Psychosynthesis is a philosophy and an approach to life. It was conceived by Roberto Assagioli (1888 – 1974) – an Italian medical doctor and psychoanalyst, who was both a scientist and and a mystic. He intended it to be widely applied as a benefit to humankind: from the personal and interpersonal (relational) realms to the wider educational, social and political arenas. From medical sciences to the expressive arts; to global and universal concerns, to community building and the vision of what he called “spiritual airways” between nations and across continents. Initially the concept was called Bio-psychosynthesis (from bios – meaning body) and the psychotherapeutic aspect of it was just one strand of the quest towards self-development, self-knowledge and self-realisation.
There are over 50 Psychosynthesis centres world wide – many are specific psychotherapy training institutes and many are educational centres for applied Psychosynthesis courses.
A key tendency of development and growth that Assagioli observed in his research and in his patients was that of a central unifying principle, and that no matter how flawed or damaged an organism, there seems to be a natural movement that flows from a centre towards synthesis. As a doctor in the Bergholzi Hospital in Switzerland, where Carl Jung also worked, Assagioli noticed that within even his most mentally and personality-damaged patients, there seemed to be a (probably unconscious) pull from the core of their being towards growth and wholeness. It was as if, despite or beneath the damaged egos, the vulnerable and shattered personalities, there still existed within them a kind of unifying centre that was intact and whole. This central unifying principle within us Assagioli named the self or ‘I’, and often the initial developmental work focuses on enabling an experience of an inner self, and acknowledging and strengthening our connection with it. This first - before delving into all the ‘problems’ and pathology.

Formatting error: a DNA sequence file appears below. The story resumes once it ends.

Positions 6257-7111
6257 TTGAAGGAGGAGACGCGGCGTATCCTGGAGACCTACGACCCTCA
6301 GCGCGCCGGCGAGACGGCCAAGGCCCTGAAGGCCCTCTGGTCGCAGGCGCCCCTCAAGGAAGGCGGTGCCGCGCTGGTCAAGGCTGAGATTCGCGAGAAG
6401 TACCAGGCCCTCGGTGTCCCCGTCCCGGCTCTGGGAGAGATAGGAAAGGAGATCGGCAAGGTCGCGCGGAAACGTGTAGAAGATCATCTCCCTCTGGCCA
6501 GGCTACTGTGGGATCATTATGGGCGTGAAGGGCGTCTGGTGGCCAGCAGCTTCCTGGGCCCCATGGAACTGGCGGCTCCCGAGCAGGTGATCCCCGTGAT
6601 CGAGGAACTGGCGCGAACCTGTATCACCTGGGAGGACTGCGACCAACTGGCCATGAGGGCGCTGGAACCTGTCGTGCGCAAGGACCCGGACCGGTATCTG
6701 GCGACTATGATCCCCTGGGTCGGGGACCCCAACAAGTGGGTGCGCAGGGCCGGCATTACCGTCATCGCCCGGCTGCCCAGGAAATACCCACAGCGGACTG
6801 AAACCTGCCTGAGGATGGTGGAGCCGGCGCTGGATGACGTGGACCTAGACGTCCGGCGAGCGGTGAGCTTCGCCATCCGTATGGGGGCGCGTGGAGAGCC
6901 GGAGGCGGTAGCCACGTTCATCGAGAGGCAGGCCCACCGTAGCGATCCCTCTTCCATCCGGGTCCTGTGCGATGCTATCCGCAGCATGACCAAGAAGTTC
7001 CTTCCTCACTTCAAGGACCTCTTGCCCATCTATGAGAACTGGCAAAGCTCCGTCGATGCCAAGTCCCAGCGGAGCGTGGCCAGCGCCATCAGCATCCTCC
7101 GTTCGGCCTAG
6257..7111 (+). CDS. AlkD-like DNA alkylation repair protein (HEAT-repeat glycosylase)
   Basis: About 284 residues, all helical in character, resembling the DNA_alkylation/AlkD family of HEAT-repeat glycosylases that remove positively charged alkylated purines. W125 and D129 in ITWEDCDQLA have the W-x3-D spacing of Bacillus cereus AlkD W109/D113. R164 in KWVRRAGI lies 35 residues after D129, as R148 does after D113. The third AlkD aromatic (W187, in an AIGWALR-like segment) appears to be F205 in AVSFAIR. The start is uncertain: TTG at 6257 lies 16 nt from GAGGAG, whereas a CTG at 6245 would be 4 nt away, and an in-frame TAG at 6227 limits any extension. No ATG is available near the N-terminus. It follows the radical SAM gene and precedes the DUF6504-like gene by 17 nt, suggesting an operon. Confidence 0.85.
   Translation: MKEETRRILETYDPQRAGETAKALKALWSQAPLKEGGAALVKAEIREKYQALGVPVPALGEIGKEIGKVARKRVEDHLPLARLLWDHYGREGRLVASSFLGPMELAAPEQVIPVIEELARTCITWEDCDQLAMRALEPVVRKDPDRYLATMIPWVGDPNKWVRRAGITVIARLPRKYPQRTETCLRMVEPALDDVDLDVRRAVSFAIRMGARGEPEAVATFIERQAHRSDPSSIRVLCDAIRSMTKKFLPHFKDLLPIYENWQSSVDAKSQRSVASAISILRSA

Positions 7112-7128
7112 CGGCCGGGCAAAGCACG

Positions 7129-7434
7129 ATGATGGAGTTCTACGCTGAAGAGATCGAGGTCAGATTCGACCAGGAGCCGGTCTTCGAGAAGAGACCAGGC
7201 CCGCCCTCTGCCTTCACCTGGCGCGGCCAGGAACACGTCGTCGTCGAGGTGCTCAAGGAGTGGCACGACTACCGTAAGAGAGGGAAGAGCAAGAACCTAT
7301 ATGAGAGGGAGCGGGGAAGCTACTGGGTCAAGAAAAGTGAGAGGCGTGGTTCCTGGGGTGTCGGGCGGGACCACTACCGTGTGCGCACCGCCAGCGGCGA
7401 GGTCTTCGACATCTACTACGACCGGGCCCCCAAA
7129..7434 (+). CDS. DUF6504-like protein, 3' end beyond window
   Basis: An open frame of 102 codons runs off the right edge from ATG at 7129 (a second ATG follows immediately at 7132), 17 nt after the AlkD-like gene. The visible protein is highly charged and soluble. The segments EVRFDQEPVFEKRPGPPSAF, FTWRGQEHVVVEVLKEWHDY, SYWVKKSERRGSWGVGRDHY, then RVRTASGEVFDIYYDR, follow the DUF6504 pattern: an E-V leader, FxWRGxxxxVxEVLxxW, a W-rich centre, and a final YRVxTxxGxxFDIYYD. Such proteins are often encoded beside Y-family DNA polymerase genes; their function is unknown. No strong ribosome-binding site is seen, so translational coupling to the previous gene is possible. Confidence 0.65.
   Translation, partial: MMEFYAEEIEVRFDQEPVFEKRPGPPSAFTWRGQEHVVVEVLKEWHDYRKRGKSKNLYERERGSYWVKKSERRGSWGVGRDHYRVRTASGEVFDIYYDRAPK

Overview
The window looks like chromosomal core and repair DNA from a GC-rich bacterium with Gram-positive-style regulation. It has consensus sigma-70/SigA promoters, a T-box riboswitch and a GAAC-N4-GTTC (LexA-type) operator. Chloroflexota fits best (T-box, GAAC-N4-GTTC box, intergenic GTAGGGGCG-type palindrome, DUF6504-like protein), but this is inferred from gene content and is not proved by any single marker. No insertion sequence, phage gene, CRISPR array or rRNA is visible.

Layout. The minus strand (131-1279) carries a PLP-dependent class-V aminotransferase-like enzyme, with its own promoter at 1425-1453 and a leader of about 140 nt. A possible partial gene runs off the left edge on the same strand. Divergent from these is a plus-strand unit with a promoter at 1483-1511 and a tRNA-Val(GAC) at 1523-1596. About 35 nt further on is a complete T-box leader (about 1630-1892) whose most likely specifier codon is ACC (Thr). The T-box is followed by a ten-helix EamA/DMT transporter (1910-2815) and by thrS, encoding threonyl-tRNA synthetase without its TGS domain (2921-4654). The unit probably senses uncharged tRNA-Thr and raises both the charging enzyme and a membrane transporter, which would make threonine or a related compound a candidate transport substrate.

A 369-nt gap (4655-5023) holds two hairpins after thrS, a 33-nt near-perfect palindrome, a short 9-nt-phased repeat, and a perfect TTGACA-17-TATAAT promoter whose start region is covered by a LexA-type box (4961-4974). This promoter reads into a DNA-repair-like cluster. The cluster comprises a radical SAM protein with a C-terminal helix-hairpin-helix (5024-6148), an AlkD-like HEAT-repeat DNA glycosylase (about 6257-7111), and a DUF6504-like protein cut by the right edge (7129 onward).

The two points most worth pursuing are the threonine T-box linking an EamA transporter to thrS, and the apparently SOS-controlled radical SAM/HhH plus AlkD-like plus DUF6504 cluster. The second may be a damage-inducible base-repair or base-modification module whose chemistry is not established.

The process of identifying diverse parts of our personality – such as our ego defences, (our sub-personalities and polarisations), becoming aware of what they need and giving expression to them, frees us to move more towards self-acceptance, integration, synthesis and wholeness.
Assagioli observed that this principle was reflected externally - as a greater, deeper or higher unifying principle – that of a Universal of Higher consciousness and working with this principle includes looking at meaning and purpose in our lives, - whether personal, ethical, vocational, creative, or ‘right action’ choices, and how to manifest these
Psychosynthesis uses a variety of tools to access and deepen our connection with our inner self - or ‘I’ – and exercises to help train the Will, or open the Heart. It also enables us to strengthen our links to a Universal, Transpersonal or Higher Self and Will. Techniques such as free drawing, inner dialogue and meditation, creative visualisation, movement, Gestalt role-play, writing, body and energy work are used – and the tenets of what is now called Mindfulness can be found within Psychosynthesis.
You may of course work with a Psychosynthesis Psychotherapist and experience only a few – or none - of the ‘techniques’ – but what you will have a felt sense of is of being seen as more than your pathology. The ‘problems’ you present are heard, contained, respected – but they are not seen as the sum total of who you are – but rather as distortions that block you from connection with your soul, your true self. In the Psychosynthetic therapeutic alliance there is a response to and an honouring of that healthy, unifying core in you – the inner authentic and whole part of you. It is as Buber named it – an I-Thou recognition.
Thus in Psychosynthesis we explore not just our soul’s wounding but also our soul’s potential, so that we can become and manifest more of who we are – so that we can come home to our selves. It is often called a Psychology of the Soul.